Enfilade

Exhibition | The Path of Nature: French Paintings, 1785-1850

Posted in exhibitions by Editor on February 26, 2013

From The Met:

The Path of Nature: French Paintings from the Wheelock Whitney Collection, 1785–1850
The Metropolitan Museum of Art, New York, 22 January — 21 April 2013

Lake Fucino and the Abruzzi Mountains

Joseph Bidauld, Lake Fucino and the Abruzzi
Mountains, 10 x 19 inches, ca. 1789 (NY: Met)

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In 2003 the Metropolitan Museum acquired a significant group of paintings spanning a key period in European history, beginning with the advent of the French Revolution and concluding with the reign of Louis-Philippe. Assembled by the New York connoisseur Wheelock Whitney between 1972 and 2000, this collection reveals a rich tradition of painting out of doors nearly a century before Impressionism, thus amplifying the role of the natural world as a source of inspiration to artists on the cusp of the modern epoch. This exhibition of fifty paintings is the first to be devoted entirely to the Whitney collection and includes examples by numerous painters who are thought to be represented in no other American museum.

PathofNature_featured2The Whitney collection is remarkable for its concentration of plein-air oil studies by artists ranging from Pierre-Henri de Valenciennes to Camille Corot. This is complemented by a strong representation of finished landscapes, history subjects, genre, and portraiture: in short, the full scope of painting that one could expect to find in a Parisian cabinet d’amateur, or private collection, in the first half of the nineteenth century. Crossing the boundaries of subject matter and lying at the heart of the collection is a group of paintings executed by northern artists drawn to Rome by its combination of antiquity and natural beauty. A number of these painters received from the Académie des Beaux-Arts, Paris, the Rome Prize to study painting in Italy, for example, François-Édouard Picot, Léon Pallière, Charles Rémond, and André Giroux. Others traveled there independently, such as Joseph Bidauld, Simon Denis, François-Marius Granet, and Théodore Caruelle Aligny. The exhibition also illuminates one of the most popular developments in French painting during the 1820s, the depiction of Italian peasants, brigands, and clerics, by such representative figures as Claude Bonnefond, Jean-François Montessuy, and Louis-Léopold Robert.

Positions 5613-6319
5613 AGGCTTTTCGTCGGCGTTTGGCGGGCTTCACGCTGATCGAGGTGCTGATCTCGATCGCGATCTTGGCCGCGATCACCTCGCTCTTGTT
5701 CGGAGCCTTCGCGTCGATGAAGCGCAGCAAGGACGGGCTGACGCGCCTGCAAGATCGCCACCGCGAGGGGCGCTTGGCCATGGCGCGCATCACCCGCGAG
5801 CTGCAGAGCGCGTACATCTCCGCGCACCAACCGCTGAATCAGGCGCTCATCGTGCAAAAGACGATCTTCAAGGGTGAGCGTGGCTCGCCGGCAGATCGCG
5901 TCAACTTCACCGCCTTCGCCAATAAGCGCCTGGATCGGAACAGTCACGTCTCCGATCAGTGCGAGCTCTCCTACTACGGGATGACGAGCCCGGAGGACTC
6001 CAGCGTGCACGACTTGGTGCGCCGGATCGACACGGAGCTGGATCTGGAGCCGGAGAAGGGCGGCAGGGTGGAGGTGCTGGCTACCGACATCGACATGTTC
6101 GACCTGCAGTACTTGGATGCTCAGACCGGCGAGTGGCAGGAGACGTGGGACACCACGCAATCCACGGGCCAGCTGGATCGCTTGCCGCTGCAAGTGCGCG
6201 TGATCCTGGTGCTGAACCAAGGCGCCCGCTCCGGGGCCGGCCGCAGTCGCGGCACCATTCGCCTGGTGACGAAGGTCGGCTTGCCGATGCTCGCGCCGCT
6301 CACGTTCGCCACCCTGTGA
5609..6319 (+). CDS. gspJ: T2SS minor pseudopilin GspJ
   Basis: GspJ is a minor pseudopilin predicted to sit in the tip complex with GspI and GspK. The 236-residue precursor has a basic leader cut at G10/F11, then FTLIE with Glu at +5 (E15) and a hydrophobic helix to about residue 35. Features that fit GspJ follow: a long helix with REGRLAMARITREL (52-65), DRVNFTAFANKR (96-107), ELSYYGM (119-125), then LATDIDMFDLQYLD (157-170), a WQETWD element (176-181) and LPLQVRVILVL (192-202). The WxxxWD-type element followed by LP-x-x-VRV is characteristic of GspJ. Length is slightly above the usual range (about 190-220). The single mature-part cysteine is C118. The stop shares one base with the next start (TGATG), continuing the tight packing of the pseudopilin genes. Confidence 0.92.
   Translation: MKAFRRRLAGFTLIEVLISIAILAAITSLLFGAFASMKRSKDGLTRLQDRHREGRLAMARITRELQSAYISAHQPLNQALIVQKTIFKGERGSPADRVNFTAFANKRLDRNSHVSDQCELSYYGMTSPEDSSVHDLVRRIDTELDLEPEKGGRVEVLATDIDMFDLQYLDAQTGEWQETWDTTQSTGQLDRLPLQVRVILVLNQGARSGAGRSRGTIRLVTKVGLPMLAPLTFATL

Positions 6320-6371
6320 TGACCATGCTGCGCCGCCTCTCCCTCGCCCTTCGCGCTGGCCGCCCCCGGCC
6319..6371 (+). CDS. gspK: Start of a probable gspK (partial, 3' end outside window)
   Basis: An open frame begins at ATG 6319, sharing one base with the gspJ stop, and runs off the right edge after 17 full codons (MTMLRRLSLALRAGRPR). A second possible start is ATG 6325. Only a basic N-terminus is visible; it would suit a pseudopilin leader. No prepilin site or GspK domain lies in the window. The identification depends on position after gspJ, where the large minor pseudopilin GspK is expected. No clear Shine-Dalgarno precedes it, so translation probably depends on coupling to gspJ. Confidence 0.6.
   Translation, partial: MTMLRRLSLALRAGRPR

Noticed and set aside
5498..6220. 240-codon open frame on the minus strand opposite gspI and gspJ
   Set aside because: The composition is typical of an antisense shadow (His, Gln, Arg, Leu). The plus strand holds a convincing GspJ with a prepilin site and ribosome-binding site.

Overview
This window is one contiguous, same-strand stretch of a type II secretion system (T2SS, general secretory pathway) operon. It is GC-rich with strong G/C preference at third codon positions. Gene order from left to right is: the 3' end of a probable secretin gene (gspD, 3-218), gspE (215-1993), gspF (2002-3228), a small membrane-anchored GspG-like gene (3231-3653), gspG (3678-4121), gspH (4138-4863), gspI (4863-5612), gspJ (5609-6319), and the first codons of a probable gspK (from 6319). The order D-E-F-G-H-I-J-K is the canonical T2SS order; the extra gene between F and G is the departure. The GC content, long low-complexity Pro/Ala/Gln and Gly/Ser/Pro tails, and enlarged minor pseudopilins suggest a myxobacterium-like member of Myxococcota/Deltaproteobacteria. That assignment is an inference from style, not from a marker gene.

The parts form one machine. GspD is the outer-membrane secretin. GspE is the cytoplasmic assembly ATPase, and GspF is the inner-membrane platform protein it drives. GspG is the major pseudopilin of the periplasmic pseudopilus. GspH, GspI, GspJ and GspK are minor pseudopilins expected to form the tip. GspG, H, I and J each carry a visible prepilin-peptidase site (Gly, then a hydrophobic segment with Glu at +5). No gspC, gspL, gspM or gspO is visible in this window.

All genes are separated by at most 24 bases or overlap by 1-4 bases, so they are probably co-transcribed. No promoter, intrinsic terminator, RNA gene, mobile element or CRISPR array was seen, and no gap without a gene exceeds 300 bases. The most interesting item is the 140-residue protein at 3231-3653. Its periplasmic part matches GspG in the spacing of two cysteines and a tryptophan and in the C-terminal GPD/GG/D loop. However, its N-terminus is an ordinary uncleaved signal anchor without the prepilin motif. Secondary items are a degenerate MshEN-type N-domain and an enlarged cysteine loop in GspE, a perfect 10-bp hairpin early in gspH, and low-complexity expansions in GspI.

Call for Papers | Images of the Art Museum

Posted in Calls for Papers by Editor on February 26, 2013

Images of the Art Museum: Connecting Gaze and Discourse in the History of Museology
Kunsthistorisches Institut in Florenz – Max-Planck-Institut, 26-28 September 2013

Proposals due by 15 April 2013

Organized by the Max Planck Research Group Objects in the Contact Zone: The Cross-Cultural Lives of Things, directed by Eva-Maria Troelenberg.

Scholars normally consider the institution of the museum to have arisen in Europe. Historians have traced its origin back to the collections of the Renaissance princes and the ‘cabinets of curiosity’, the ‘Kunstkammern’ and ‘Wunderkammern’, literally art chambers and wonder chambers, of sixteenth and seventeenth-century Western Europe. From their initial establishment until today, museums have become increasingly elaborate institutions, the purpose of which is not simply to exhibit collections of beautiful artefacts, but also to become a social agency able to interact with a different kind of public. In particular, in recent years, it seems as though ‘the museum’ has become a geographically universal or ‘global’ institution. At the same time, museum discourses are almost inevitably entangled with political questions, implying definitions of cultural values and privileges of interpretation.

Since the early 1990s, the emerging field of museum studies has seen rapid expansion in the critical study of museums. New Museology started to question the institution and its functions. Anthropological approaches to the object, theories on the aesthetics of perception or ‘Bildakt’ have affected our ideas of the artwork. The current museum boom and the ensuing new wave of historiographical and theoretical writing on museums have on the one hand addressed notions of ‘the museum’ as a temple, a cultural storage or even a universal symbol of enlightenment. On the other hand, more pro-active postmodern approaches work with concepts of the museum as a forum, a place of participation, but also as a machine or even a brand. (more…)